Taking a walk outdoors has long been associated with improving mood, creativity and sleep. Research into the area has proven the advice is more than an old wives' tale.
Spending time in nature has been shown to help relieve anxiety and stress, enhance attention span and increase memory recollection.
Continue reading to explore the benefits of the outdoors on cognitive health and simple ways seniors with memory impairments can safely enjoy time outdoors in nature.
Cognitive health is a term frequently used by doctors and caregivers who work in a memory care community such as Ellisville. While it's commonly used interchangeably with mental or brain health, cognitive health refers to a person's ability to make decisions, solve problems or focus on a task.
A person's memory or ability to recall their past or an important piece of information, such as a name or date, is also part of cognitive function.
Brain health, on the other hand, is a generalized term that can include motor and tactile functions, which is your ability to control how your body moves and your response to the feeling of pain or temperature.
As you encounter situations in your daily life, you often have to decide what to do with your time, what to eat or what clothes to wear. Cognitive health directly affects the ability to process these choices and decide upon a course of action.
Poor cognitive function can vastly impair split-second decision-making. Choosing what clothes to put on in the morning can be quite difficult, for example, if you have trouble remembering the current season and the appropriate attire for it.
Many seniors who struggle to complete daily tasks can benefit from the assistance of trained caregivers, such as our memory care team here in Autumn View Gardens in Ellisville.
Researchers have been exploring the connection between nature and good cognitive health for years and have discovered many benefits of spending time in nature on cognitive health.
One study regarding nature's impact on individuals' cognitive abilities showed a significant improvement in memory and attention span. Participants were tested before and after spending an hour outdoors in nature.
The results were compared to individuals who'd spent an hour in an urban setting. The individuals in the city environment showed no improvement, whereas those who spent time in green spaces showed a 20% increase in memory recall and concentration.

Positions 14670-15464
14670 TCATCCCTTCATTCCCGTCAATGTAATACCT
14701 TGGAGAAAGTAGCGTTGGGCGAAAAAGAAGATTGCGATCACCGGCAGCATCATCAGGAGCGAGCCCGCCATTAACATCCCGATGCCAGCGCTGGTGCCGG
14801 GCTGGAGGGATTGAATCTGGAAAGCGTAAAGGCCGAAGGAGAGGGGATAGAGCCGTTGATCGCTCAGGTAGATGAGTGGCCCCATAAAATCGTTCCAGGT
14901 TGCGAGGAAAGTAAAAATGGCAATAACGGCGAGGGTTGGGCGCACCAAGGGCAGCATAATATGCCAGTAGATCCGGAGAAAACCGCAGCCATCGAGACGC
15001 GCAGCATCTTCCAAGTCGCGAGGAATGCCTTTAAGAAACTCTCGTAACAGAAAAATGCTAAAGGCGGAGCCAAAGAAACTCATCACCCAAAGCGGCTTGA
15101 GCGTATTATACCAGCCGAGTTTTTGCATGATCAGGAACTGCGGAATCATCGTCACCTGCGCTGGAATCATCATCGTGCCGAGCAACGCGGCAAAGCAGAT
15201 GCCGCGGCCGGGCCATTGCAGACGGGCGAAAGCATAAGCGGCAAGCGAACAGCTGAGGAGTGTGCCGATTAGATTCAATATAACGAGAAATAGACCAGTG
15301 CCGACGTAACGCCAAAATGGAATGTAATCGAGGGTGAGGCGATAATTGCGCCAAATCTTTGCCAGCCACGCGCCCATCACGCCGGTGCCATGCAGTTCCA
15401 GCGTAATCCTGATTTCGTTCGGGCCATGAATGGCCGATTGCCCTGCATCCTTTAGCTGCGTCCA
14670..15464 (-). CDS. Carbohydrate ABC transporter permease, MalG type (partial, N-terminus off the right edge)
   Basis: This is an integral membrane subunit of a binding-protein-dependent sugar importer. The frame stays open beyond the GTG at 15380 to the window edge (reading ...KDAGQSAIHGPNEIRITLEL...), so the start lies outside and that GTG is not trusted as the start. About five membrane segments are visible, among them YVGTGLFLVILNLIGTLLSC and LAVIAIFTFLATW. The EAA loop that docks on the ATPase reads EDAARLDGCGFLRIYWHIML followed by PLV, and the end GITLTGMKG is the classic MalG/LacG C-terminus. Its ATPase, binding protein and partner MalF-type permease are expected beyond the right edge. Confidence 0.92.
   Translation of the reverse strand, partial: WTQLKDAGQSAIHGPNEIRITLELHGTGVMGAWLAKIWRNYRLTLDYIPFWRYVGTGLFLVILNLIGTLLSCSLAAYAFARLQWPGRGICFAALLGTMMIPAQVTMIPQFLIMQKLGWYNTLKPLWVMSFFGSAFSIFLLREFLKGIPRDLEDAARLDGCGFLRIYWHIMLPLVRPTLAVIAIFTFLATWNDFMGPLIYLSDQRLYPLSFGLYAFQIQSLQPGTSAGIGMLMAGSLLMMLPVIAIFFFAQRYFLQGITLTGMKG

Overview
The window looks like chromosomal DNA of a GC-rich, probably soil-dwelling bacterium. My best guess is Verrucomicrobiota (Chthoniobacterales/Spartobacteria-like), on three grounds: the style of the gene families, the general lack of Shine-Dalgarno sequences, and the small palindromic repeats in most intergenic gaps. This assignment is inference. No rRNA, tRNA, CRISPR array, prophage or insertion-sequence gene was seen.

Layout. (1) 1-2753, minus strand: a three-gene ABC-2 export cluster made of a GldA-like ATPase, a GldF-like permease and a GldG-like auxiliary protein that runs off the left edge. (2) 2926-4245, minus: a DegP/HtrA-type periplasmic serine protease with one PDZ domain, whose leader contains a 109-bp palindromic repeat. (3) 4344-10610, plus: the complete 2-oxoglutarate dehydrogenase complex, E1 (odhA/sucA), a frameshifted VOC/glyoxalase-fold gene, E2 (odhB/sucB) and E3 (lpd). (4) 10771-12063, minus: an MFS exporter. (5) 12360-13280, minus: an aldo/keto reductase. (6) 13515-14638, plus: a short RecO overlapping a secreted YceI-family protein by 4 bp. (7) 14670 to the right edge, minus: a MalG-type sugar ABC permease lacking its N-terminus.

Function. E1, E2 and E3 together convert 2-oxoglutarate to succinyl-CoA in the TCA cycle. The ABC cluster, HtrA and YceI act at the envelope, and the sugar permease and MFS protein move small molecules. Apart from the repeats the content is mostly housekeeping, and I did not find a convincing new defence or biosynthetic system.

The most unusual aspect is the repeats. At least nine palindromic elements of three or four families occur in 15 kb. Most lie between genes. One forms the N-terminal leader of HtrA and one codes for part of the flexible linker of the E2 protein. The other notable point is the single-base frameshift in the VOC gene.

Chronic stress has been linked to myriad physical and mental health problems. Cortisol, the body's stress hormone, has been linked to sleep issues, headaches, depression and difficulties with memory and concentration.
Studies have shown that even a 20-minute trip outside into a green space could significantly lower cortisol levels. A variety of settings and times of day were explored, and the benefits were universal whether the participants relaxed in a park during the morning or on their patio in the evening.
Getting the proper amount of sleep is critical for healthy cognitive function. However, the aging process can often disrupt the circadian system, which is the body's natural daily rhythm of sleep and wakefulness.
Sleep studies have shown a strong connection between exposure to natural light and regulating the body's internal clock. Light exposure blocks the production of melatonin, the hormone that triggers sleep, helping you remain alert during the day so you can more readily fall asleep at night.
Wandering and disorientation can be issues for many individuals with severe memory issues. However, a secured yard or outdoor courtyard can let them explore at their leisure. This freedom can reduce anxiety levels and help encourage healthy physical activity.
There are many outdoor activities popular with seniors that are easy to do in a small outdoor space. Before beginning any change in an older adult's routine, consult with their medical professionals to determine the best way to customize the activity to suit their individual abilities and health needs.
Walking is highly beneficial to your health, even if it's only completed in small increments each day. By creating a circular walking trail in an enclosed garden, you can promote a natural feel to your path that lets you keep moving forward without having to stop abruptly and change directions.
Birdwatching is a beloved activity enjoyed by roughly 46 million Americans. It can be enjoyed sitting in a comfortable patio chair overlooking a backyard bird feeder, which even individuals with limited mobility can help fill and clean.
Seniors can also walk along trails looking for birds during outings in parks around Ellisville with their loved ones. In waterfront parks, there are often benches to rest on and watch the ducks and geese.
Gardening is perhaps one of the most customizable outdoor hobbies. Raised beds and containers let individuals participate without kneeling or while sitting in a wheelchair, and there's a wide variety of senior-friendly tools on the market to help with watering, weeding and pruning.
The grown plants are also very attractive, whether they're vegetables for eating or flowers to use in lovely bouquets to bring a touch of nature inside your senior living apartment.
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